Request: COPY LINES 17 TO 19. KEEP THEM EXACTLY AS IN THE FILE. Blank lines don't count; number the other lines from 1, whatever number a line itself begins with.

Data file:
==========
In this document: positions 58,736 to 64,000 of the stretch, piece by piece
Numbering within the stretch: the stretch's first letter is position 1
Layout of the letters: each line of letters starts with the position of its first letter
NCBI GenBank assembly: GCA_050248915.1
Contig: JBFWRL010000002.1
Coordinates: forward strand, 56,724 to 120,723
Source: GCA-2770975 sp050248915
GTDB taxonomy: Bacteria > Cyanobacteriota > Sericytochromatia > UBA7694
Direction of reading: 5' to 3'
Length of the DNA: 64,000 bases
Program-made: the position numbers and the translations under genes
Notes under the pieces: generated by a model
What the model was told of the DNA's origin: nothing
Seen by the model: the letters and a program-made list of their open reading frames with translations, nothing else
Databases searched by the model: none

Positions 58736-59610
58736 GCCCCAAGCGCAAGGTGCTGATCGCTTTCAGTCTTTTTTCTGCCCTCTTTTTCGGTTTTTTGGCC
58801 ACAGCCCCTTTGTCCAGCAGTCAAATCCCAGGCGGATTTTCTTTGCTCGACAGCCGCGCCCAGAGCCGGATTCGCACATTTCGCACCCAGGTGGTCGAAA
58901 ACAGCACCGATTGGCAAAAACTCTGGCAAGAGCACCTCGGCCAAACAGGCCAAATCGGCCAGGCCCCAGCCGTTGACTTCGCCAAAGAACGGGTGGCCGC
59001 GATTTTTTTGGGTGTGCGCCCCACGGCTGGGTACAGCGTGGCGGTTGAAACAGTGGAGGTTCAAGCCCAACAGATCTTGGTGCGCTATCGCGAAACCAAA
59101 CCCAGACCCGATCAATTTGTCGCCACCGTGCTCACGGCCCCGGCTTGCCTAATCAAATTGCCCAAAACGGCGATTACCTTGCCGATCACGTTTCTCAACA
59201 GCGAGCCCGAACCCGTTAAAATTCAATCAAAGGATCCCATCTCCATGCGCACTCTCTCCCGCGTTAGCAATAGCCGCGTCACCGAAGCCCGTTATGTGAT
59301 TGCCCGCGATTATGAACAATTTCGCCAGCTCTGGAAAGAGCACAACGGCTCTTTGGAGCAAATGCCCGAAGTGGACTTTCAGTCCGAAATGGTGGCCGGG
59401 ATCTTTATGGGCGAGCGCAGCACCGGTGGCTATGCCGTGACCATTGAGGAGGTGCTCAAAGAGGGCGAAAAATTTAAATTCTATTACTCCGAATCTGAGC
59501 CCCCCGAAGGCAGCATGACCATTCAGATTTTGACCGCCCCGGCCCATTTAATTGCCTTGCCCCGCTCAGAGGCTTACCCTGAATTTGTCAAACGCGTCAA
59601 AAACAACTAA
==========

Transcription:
58736 GCCCCAAGCGCAAGGTGCTGATCGCTTTCAGTCTTTTTTCTGCCCTCTTTTTCGGTTTTTTGGCC
58801 ACAGCCCCTTTGTCCAGCAGTCAAATCCCAGGCGGATTTTCTTTGCTCGACAGCCGCGCCCAGAGCCGGATTCGCACATTTCGCACCCAGGTGGTCGAAA
58901 ACAGCACCGATTGGCAAAAACTCTGGCAAGAGCACCTCGGCCAAACAGGCCAAATCGGCCAGGCCCCAGCCGTTGACTTCGCCAAAGAACGGGTGGCCGC